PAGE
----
Dominic Raab blocked victims’ commissioner’s reappointment | Dominic Raab

Dominic Raab blocked the reappointment of the victims’ commissioner for England and Wales earlier this year and is not expected to find a replacement for months, the Guardian can disclose.

Victims’ groups said the lack of a commissioner meant critical legislation was passing through parliament without an independent tsar, in effect silencing victims and limiting scrutiny.

Sources said Raab, the justice secretary and lord chancellor, intervened to prevent Vera Baird from staying in the watchdog role, which she had been told to reapply for in February in advance of the end of her tenure in June.

She stepped down from the job in September after being told in July that she had not been successful in the recruitment round, despite officials having found her to be “appointable” to the post, according to her resignation letter.

The appointment of a successor has since stalled and the post is expected to remain empty until the spring, sources say.

In her resignation letter, Baird said the criminal justice system was in chaos and accused the government of downgrading victims’ interests at the same time as reducing her access to ministers and failing to provide clarity regarding her reappointment.

She said Raab had “encouraged her to apply” for her role in February, rather than reappointing her, as her predecessor had been. She said she was then “brusquely informed that there would be no appointment from the recruitment process after all” in early July and told she could apply again.

At a justice select committee evidence session on 22 November, Raab was asked to comment on Baird’s claim that he had not met her since February, and replied saying her was “pretty sure” he had met her virtually and in person and would provide further details. A spokesperson for the select committee said such details had not yet been received.

The decision has angered victims’ organisations and Whitehall officials who say it is another example of the government failing to recruit watchdogs. The government has not filled the role of the prime minister’s independent adviser on ministerial interests since Lord Geidt resigned in June.

In August, the Home Office was accused of deliberately failing to appoint a new anti-slavery commissioner – which is a legal requirement – to avoid scrutiny while trying to push through legislation on the issue. The role has been vacant for eight months, having been advertised in December 2021 and final interviews having taken place on 14 April this year.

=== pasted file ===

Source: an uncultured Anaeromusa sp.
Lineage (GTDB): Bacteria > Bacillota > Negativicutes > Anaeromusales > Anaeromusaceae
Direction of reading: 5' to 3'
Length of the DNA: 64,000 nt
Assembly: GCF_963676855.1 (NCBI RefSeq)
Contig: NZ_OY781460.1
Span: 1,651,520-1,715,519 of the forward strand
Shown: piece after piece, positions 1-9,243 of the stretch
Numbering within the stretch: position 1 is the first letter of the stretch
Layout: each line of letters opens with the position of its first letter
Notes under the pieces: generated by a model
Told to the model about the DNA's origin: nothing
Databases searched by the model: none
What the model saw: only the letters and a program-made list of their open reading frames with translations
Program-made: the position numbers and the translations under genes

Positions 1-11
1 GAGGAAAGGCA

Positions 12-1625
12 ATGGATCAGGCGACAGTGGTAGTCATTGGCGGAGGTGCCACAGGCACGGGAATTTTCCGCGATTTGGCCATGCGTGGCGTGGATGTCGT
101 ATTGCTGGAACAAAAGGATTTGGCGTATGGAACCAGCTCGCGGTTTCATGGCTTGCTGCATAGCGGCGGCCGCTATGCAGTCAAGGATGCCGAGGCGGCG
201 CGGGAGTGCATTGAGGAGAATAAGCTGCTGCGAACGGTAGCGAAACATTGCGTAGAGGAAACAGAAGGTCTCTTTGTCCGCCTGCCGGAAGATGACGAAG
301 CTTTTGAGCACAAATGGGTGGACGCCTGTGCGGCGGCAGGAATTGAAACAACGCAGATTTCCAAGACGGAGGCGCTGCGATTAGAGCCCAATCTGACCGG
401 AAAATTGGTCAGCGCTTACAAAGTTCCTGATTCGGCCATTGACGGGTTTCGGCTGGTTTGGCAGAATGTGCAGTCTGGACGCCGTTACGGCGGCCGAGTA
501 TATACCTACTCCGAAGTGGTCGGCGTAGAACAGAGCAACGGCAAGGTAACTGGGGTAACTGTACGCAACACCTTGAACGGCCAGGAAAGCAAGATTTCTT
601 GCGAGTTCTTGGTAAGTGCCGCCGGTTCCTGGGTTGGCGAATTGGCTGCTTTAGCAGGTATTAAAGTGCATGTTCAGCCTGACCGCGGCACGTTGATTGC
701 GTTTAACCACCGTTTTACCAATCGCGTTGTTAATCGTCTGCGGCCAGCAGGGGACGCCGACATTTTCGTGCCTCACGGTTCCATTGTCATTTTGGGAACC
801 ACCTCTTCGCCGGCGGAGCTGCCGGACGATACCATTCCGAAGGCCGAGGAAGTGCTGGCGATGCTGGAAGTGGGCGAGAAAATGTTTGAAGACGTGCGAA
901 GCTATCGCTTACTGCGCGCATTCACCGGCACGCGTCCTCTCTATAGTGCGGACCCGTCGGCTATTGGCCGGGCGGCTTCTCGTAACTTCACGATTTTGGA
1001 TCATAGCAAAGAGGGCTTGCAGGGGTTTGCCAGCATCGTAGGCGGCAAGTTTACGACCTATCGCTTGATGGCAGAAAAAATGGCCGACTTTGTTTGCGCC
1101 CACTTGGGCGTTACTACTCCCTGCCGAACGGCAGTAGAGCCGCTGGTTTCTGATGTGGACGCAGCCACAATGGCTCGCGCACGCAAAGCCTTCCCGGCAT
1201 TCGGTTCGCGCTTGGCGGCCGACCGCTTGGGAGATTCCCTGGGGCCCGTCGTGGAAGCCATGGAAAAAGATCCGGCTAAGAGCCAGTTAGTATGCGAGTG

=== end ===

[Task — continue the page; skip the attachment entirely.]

Critics say there are parallels with the victims bill, which focuses in part on the role of the victims’ commissioner and an expansion of their statutory powers, which is expected to return to parliament in the new year.

It is understood that the bill is behind schedule and the government had not yet published its response to the justice select committee’s pre-legislative scrutiny report and its recommendations by the end of November as planned.

Diana Fawcett, the chief executive at the charity Victim Support, said victims who had been waiting years for a victims bill were now also waiting for a commissioner.

“Besides leaving a void where there should be a strong advocate for victims, it also means that at a pivotal time there is no one in post to hold the government to account and scrutinise their decisions,” she said. “This situation is unsustainable and unacceptable and the government must rectify this urgently.”

The sifting of applications for the job of victims’ commissioner was supposed to have happened by 7 November and interviews for the post should have taken place this week. But sources said neither deadline had been met. MoJ sources said interviews were not anticipated before February, before the final candidate is given “ministerial signoff” in the spring.

The absence of a victim’s commissioner has been noted by Raab’s former cabinet colleague Priti Patel, who in written questions on 29 November asked him when the next commissioner would be hired, why the process had been delayed and what interim arrangements had been put in place to support victims.

In reply, the justice minister Edward Argar said he expected a new commissioner to be identified “in early 2023” and officials were meeting regularly with the sector.

Farah Nazeer, the chief executive of Women’s Aid, said the lack of a victims’ commissioner was a “real concern” at a crucial time, and she contrasted it with the “rapid pace of progression” of Raab’s bill of rights, which she said would also have implications for survivors of domestic abuse.

“The lack of a victims’ commissioner in place to scrutinise both the victims bill and the impact of the bill of rights on victims is deeply concerning,” she said.

A Ministry of Justice spokesperson said the victims bill would be subject to extensive scrutiny in parliament, “including a session of the justice select committee where Dame Vera Baird was a witness”.

They added: “The deputy prime minister offered Dame Vera a contract extension until the end of 2022 which she declined and she was invited to reapply for her role. We are now working as quickly as possible to fill the vacancy.”

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